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Council to vote on new apartments, homes in east Columbia

Council to vote on new apartments in...

COLUMBIA, Mo. - Hundreds of new apartments and 10 homes could come to east Columbia.

The city council will decide Tuesday whether or not to approve re-zoning 43 acres of land near Highway 63 and Stadium Boulevard. The Kelly Farms subdivision would include 384 one and two-bedroom apartments, totaling 524 beds. Ten single-family homes would also be built on the north end of the property, near Timberhill Road. City staff has said the apartments would be less "student-centric" than previous apartment proposals in the area.

The council rejected Charles and Rebecca Lamb's most recent request to re-zone in 2015. New York-based Park 7 Group wanted to build an 849-bed apartment complex there, which was rejected in a 6-1 vote of the city council.

Residents in the Shepard Hills neighborhood, just north of the proposed site for Kelly Farms, said the current plan is an improvement from the Park 7 Group's idea. Katie Kane told ABC 17 News it was less dense and would be operated by a company that already owns several similar operations in town, such as Kelly's Ridge. She fears developers are taking too much space away from her neighborhood and the new subdivision, resulting in the loss of considerable green space.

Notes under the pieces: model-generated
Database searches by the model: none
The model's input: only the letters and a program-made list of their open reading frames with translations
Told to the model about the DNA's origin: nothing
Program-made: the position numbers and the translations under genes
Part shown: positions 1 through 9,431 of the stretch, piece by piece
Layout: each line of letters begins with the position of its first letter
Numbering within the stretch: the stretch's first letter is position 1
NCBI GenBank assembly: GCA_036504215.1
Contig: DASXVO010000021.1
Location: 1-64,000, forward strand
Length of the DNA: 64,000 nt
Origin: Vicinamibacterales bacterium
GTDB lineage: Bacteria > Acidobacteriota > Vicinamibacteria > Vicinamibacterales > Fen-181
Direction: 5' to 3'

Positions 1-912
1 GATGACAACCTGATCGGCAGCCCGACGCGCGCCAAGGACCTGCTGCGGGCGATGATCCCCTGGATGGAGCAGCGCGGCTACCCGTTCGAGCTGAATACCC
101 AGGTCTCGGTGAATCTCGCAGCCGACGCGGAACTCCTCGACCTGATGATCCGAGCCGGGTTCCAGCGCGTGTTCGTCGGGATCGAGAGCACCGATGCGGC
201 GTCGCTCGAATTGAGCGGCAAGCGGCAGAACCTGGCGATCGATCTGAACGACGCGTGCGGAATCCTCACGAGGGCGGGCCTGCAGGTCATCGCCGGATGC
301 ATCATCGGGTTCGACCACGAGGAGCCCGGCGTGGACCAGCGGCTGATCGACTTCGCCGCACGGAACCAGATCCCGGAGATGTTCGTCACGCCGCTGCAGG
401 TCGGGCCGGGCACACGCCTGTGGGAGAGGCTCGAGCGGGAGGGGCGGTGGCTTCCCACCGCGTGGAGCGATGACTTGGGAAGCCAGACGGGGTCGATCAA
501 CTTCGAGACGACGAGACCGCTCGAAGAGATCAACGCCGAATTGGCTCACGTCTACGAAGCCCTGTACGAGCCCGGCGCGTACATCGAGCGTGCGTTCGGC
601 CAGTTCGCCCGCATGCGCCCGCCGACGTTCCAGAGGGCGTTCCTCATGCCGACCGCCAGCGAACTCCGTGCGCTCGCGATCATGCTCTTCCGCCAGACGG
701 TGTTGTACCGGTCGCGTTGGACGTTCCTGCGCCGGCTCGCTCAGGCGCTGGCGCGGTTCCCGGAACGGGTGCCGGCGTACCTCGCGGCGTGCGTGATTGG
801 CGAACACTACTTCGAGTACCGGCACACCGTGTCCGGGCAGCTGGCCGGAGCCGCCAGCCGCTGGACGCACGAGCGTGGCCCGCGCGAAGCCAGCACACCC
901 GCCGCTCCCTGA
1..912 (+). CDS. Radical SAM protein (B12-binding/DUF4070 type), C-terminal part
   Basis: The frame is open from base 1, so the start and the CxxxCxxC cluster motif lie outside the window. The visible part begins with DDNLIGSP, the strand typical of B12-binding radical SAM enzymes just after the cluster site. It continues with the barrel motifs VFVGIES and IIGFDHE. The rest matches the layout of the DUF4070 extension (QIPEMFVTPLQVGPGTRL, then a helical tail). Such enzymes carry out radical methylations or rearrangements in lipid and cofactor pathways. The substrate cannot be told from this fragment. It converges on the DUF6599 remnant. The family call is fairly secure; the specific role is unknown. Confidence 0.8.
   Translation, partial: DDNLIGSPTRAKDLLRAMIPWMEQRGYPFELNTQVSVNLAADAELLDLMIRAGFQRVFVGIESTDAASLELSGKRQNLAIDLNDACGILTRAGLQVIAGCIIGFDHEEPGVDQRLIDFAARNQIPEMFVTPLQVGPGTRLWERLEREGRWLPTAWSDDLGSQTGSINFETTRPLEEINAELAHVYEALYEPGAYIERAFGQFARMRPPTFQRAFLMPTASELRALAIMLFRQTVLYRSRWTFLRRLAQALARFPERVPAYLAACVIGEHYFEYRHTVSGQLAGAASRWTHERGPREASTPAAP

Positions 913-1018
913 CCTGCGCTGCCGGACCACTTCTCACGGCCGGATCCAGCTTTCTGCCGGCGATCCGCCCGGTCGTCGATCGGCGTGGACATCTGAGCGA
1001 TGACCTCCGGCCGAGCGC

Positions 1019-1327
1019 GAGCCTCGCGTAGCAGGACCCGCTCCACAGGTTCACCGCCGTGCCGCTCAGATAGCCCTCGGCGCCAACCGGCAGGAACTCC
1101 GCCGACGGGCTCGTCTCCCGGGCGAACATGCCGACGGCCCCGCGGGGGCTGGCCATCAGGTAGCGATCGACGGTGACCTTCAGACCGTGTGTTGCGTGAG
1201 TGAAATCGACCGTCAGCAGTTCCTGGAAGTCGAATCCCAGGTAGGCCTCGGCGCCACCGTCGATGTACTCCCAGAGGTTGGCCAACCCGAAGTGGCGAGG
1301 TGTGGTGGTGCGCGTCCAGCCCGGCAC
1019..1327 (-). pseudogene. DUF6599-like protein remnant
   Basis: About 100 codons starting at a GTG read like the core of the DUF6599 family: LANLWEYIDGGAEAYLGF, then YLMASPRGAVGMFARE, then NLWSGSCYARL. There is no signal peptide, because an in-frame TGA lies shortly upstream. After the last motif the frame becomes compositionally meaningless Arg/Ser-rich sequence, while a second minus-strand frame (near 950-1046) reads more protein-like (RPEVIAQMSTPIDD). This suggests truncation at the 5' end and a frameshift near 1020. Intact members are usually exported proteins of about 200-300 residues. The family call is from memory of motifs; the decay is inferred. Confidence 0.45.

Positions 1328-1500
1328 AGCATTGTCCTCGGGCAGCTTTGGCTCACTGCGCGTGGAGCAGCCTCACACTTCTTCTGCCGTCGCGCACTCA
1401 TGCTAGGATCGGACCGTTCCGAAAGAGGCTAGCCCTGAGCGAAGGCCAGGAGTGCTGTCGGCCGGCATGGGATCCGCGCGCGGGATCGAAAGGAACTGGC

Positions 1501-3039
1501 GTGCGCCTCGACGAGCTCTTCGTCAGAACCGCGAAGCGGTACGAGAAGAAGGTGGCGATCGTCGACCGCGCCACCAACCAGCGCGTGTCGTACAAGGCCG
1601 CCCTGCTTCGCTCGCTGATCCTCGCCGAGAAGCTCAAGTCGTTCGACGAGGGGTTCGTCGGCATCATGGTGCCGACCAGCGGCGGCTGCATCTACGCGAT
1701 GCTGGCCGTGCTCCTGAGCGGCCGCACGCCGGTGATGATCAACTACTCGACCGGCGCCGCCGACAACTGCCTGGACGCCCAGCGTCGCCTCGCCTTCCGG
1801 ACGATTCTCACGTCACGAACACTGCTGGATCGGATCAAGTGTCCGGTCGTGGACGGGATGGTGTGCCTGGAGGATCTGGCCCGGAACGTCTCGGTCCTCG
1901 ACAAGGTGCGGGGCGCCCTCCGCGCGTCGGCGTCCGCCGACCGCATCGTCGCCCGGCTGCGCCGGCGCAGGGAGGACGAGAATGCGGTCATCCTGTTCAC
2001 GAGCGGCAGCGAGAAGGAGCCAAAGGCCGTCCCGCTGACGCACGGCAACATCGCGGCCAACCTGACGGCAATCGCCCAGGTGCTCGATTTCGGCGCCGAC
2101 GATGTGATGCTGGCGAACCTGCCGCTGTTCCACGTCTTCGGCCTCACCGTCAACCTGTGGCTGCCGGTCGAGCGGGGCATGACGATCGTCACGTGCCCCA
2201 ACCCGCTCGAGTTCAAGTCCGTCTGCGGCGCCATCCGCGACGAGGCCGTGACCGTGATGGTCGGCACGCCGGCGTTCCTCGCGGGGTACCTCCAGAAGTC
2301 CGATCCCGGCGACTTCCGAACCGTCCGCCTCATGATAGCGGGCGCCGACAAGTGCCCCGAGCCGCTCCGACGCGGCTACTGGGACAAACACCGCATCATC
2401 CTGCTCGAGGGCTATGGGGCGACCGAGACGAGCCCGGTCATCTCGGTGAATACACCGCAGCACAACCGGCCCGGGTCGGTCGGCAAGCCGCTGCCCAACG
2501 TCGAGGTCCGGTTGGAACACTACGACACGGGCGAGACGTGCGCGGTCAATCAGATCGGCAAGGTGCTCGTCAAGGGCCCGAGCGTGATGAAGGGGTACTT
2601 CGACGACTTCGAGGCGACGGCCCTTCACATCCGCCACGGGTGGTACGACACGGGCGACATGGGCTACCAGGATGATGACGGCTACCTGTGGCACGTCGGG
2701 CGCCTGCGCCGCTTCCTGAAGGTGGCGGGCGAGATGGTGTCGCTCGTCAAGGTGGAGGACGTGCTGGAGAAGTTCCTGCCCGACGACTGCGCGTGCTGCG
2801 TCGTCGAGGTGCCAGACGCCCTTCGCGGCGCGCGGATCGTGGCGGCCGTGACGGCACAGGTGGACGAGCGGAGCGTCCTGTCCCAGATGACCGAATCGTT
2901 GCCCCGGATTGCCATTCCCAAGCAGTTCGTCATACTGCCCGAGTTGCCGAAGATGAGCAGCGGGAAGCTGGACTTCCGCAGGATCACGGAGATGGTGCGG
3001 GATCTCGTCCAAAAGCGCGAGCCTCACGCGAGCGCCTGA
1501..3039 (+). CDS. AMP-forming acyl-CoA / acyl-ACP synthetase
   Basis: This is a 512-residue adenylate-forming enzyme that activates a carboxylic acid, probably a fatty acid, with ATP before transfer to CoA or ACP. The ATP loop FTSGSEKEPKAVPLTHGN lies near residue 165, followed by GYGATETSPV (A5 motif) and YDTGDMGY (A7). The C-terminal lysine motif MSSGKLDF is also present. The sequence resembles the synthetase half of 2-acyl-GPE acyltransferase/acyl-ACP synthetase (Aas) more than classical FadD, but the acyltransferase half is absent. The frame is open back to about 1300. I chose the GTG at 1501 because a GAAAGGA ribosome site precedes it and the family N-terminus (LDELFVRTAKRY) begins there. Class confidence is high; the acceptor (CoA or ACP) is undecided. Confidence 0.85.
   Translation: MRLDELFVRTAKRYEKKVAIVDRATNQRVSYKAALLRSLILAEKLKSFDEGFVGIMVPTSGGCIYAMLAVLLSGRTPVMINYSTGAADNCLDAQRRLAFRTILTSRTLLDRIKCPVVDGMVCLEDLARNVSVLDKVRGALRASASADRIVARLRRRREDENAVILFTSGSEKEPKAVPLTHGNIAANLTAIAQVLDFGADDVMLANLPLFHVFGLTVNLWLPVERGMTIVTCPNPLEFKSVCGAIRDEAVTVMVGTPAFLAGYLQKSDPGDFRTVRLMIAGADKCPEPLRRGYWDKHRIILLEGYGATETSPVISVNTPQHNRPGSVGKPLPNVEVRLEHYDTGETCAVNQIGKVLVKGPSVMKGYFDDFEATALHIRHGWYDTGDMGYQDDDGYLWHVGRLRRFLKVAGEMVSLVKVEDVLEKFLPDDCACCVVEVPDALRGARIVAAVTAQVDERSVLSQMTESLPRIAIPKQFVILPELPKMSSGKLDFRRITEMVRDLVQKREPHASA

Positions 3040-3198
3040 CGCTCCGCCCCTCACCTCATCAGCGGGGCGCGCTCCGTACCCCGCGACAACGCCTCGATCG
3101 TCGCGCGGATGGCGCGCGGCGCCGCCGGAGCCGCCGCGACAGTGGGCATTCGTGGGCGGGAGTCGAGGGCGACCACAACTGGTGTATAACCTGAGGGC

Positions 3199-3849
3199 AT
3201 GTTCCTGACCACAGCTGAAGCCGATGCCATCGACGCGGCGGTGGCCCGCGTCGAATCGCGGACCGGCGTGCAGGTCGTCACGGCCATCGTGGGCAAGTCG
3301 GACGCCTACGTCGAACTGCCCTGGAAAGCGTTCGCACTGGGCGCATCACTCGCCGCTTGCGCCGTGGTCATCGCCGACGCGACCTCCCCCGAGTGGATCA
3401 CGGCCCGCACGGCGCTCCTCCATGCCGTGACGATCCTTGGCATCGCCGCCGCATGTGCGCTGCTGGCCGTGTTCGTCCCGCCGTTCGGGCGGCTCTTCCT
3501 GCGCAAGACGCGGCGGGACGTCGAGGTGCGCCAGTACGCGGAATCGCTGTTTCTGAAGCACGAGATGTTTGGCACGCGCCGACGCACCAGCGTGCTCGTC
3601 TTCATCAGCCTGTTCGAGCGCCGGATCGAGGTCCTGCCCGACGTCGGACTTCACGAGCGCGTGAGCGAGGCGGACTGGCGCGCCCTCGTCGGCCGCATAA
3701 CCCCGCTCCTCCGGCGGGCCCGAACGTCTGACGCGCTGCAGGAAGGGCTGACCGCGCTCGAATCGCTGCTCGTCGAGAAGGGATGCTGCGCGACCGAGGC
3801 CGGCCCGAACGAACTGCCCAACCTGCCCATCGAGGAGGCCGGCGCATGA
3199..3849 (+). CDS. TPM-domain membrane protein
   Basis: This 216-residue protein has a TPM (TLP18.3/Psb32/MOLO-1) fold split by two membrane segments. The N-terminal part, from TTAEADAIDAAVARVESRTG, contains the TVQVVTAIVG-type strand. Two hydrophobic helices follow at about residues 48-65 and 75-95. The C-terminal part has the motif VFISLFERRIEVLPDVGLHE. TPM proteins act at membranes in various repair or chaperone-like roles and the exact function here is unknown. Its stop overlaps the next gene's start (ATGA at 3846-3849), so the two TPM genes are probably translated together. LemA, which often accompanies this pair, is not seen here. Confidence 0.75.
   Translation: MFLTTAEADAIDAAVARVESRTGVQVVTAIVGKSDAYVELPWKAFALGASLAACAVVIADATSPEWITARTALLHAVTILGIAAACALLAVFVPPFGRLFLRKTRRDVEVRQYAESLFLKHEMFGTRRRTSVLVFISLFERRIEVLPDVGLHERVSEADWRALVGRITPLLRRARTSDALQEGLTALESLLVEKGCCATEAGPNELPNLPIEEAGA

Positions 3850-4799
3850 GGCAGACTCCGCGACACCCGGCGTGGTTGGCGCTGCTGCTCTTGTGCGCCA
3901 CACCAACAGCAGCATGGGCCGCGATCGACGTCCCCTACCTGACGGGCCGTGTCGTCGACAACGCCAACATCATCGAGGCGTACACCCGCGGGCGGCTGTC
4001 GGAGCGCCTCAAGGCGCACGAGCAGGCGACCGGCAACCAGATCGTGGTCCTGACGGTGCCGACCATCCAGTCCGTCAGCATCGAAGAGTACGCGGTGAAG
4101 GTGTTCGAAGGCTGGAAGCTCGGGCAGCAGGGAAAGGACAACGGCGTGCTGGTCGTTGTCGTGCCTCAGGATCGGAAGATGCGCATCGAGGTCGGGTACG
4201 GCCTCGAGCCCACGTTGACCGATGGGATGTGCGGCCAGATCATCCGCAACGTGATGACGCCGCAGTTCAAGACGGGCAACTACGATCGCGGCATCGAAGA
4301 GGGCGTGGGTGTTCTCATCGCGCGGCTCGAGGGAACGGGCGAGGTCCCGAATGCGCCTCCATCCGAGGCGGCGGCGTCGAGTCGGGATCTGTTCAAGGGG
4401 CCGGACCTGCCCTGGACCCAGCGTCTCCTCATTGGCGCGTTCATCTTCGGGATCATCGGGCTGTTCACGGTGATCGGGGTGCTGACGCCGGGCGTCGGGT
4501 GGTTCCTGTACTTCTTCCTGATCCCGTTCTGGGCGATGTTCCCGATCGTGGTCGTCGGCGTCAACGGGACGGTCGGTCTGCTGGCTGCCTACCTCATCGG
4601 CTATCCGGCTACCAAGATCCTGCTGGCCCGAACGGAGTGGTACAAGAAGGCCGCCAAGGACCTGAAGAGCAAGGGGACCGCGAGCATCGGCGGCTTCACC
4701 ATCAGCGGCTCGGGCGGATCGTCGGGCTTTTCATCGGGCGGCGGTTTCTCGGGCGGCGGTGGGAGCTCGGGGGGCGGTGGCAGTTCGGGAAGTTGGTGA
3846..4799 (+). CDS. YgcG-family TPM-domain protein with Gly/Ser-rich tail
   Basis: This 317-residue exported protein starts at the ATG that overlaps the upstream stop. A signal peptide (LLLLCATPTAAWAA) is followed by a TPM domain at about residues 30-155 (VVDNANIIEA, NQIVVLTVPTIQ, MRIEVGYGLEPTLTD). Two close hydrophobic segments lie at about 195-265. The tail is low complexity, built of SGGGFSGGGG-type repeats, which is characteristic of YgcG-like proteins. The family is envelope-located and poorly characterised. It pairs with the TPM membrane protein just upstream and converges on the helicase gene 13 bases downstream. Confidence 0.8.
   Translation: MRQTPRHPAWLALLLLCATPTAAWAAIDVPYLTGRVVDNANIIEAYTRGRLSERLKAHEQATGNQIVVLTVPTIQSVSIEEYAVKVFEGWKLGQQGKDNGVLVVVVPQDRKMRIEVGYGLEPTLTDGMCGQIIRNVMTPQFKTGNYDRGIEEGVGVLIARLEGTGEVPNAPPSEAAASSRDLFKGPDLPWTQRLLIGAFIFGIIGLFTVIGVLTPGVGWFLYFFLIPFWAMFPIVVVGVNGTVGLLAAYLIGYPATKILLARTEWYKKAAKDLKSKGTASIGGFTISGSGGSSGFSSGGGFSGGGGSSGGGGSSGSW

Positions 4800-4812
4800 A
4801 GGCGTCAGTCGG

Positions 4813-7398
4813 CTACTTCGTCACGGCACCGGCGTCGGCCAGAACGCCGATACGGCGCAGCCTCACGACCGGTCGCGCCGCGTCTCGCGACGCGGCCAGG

Several people of that neighborhood asked developers to "disguise" the road connection of Cinnamon Hill Lane - a dead-end road that curls alongside Highway 63 - to Timberhill Road. Two roads make up the entire neighborhood, without shoulders, sidewalks or striped lines. Increased traffic on those roads could cause serious traffic concerns, they said, from people trying to get north to Broadway.

"There's a very steep, sharp curve at the bottom," Kane said. "If there were, let's say, 300 cars a day going down there, that would be an awful lot on that little, tiny road that was built to withstand anything except the traffic from 14 homes."

The space around the neighborhood is currently zoned for agricultural use. Kane said it's one of the last few "urban forests" in the area, giving it a unique character that she fears could be diminished without the proper "buffer" between the two developments.

"The more we sanitize neighborhoods and make them look alike, the more we get away from what makes Columbia unique," Kane said.

The Columbia City Council is also set to consider two controversial development plans. Windsor Townhomes, LLC is seeking to combine several lots on Windsor Street for a nine-unit apartment building. The council will also discuss Pate-Jones' request to build the Ridgemont Park subdivision. Residents off College Park Drive fear speeding issues will worsen by connecting a road through the new 25-home neighborhood.

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